A completely unrelated triumph: I’ve taught myself to burn trash. Certainly not the most difficult skill to acquire, but my fear of setting the entire neighborhood on fire kept me from attempting it during the first three months at site. Gone are the days in which I sneakily toss my garbage bag in the communal trash pit (public sanitation systems/trash collection don’t exist here) and hope someone else takes care of it.
Another random triumph: I’ve learned rock-and-roll dancing and am slowly picking up other styles of ballroom. That’s right, Fort Dauphin has a small underground dance scene. Who would’ve guessed I’d learn Western-style dance in Africa…
Living on this island has made me realize what sissies Americans are about certain things. Having “nothing” in the house to eat, for example, or being stuck in traffic in the shelter of a climate-controlled car. Physical appearance is another thing. We as Americans constantly complain that the media puts so much pressure on us to be physically perfect. Screw the media. Try living in a society where friends, family, and random people on the street are ruthlessly blunt about the way you look. Take acne, for instance. It’s generally accepted by Americans that most people get the occasional zit or break-out. Apparently, these facial imperfections are rare to nonexistent here in Madagascar, as whenever I have one, everyone I speak with feels compelled to inquire, “What’s that thing on your face? It looks bad!” Of course, they only mean the zit itself looks bad, not my entire face, but that hasn’t stopped me from muttering curses about their not-so-perfect features under my breath.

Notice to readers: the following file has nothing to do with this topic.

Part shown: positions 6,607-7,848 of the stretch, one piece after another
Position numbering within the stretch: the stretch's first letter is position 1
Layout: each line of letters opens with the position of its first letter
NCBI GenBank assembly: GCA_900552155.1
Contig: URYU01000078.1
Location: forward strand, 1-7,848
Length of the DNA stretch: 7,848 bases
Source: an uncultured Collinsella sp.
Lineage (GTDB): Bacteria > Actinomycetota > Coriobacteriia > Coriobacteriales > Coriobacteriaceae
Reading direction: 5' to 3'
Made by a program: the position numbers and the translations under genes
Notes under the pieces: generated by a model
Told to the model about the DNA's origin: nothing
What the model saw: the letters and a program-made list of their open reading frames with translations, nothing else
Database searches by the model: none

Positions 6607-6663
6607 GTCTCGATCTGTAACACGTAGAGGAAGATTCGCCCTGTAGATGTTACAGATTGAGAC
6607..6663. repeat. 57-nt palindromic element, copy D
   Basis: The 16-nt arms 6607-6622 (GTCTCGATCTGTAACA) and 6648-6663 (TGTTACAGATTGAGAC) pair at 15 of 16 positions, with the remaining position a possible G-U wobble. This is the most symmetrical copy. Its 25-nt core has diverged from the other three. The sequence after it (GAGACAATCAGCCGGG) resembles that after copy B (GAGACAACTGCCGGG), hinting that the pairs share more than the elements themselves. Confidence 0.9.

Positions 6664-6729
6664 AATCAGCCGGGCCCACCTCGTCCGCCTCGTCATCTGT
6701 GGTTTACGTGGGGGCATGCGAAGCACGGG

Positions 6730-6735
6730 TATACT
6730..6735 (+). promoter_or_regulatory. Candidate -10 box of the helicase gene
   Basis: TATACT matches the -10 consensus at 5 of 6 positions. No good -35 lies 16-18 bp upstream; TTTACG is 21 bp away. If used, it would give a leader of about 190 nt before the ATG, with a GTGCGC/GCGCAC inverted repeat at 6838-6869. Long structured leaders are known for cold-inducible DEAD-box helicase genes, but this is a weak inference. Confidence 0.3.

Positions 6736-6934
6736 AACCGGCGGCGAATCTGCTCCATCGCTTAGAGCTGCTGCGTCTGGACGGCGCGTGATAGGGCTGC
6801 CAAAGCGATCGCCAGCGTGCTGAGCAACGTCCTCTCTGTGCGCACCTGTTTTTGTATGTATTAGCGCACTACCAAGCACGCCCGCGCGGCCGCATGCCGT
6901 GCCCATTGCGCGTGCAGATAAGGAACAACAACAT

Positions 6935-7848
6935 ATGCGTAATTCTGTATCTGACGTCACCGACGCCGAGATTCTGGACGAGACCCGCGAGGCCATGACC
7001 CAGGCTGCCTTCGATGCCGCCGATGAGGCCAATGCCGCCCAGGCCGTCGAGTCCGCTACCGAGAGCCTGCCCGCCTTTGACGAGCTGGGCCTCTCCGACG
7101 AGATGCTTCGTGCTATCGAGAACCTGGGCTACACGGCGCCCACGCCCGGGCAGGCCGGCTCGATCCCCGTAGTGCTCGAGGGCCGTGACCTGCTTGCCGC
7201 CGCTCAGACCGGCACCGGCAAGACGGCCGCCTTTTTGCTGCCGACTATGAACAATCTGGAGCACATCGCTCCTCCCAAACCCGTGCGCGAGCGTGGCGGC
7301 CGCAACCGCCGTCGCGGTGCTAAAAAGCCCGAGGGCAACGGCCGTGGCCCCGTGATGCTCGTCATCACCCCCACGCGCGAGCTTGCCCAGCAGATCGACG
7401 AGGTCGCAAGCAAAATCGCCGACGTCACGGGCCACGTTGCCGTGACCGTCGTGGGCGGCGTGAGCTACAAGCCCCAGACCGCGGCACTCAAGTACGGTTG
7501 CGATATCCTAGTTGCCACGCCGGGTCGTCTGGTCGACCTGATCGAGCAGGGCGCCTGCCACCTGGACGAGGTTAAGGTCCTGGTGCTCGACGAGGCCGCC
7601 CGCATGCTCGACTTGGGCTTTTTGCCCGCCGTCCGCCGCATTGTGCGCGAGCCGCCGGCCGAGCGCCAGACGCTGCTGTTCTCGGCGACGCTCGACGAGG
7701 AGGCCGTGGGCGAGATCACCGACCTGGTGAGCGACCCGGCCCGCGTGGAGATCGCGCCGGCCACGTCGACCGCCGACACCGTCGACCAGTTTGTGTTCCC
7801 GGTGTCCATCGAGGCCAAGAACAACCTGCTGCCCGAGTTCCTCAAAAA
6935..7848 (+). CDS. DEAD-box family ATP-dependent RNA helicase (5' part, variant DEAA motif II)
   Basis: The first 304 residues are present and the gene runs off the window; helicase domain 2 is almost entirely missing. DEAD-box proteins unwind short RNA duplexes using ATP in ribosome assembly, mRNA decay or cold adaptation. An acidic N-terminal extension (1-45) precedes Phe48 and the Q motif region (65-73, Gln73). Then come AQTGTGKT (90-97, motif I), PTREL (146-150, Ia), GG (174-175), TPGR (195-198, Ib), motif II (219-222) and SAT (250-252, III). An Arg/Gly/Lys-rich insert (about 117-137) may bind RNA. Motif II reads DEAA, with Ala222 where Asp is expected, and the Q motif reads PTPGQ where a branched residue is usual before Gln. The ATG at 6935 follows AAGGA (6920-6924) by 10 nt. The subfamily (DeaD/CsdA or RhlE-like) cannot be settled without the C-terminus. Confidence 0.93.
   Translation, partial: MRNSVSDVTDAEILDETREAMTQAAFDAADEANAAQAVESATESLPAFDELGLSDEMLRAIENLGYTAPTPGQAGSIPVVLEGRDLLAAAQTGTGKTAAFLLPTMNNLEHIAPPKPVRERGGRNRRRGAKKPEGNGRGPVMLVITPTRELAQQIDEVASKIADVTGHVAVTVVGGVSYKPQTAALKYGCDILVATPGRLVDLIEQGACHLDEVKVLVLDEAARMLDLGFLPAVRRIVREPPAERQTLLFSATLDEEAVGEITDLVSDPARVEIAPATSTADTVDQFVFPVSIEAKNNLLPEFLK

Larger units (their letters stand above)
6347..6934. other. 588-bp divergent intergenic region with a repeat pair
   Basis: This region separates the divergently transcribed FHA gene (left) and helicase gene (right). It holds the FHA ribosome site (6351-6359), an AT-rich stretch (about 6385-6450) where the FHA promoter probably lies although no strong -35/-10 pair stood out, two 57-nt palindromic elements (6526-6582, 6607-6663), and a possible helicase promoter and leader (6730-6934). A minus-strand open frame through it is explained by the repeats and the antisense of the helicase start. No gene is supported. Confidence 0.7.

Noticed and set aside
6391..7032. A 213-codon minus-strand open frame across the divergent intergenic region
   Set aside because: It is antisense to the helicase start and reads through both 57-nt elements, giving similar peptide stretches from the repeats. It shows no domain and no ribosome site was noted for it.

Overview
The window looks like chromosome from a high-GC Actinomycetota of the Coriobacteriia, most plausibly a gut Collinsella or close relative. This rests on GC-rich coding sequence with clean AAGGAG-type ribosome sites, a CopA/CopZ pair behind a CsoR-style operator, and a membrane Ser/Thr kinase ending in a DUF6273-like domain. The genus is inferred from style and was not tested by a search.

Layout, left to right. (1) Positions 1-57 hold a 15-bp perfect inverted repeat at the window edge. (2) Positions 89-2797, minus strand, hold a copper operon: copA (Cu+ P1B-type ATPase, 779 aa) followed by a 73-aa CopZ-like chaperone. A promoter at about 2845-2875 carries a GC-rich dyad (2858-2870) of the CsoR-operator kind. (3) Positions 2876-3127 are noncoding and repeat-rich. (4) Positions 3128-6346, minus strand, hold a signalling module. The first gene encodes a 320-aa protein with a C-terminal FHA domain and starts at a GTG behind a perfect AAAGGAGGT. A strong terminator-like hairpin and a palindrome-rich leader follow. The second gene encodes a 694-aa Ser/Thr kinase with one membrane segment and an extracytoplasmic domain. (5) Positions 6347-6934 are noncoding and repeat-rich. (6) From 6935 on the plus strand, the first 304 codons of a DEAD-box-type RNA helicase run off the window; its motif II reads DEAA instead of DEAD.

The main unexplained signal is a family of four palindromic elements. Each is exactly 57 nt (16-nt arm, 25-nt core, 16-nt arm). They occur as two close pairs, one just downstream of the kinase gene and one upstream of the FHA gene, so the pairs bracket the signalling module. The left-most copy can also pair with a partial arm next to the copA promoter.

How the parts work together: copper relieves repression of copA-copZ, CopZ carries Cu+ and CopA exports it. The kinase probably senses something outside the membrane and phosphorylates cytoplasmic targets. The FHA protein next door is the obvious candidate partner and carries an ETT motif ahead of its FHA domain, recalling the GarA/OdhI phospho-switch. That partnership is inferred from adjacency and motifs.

Now, let’s consider one’s weight. Lack of cooking skills, air conditioning, and motorized transportation have kept me relatively small at site. However, lazy vacation time significantly altered my daily routine. Upon arriving back in Fort Dauphin, one of my good friends wasted no time in joyously exclaiming, “Wow, you got FAT in Tana!” Granted, I had put on a few holiday pounds, and, granted, being called “fat” is considered a compliment in this country, but the American in me nearly clawed his eyes out. Nonetheless, the experience has taught me much more about the human psyche (or maybe just my own). In America, when we see images of “perfect” models and actors, no one is telling us directly that we need to look like them; the conflict is internal – we’re really telling ourselves. Thus, weight-loss (or whatever your goal may be) is directed more by self-motivation, which, in general, is extremely difficult to conjure up. When comments are directed at us personally, however, one must either develop really thick skin or… Well, let me just say, there is no greater impetus for change than when one’s “flaws” are candidly and verbally expressed by those close to them. I was back to my normal weight in a week. My advice to those who whine about the cruelty of the American media’s pressure to be thin: Just suck it up. (No pun intended.)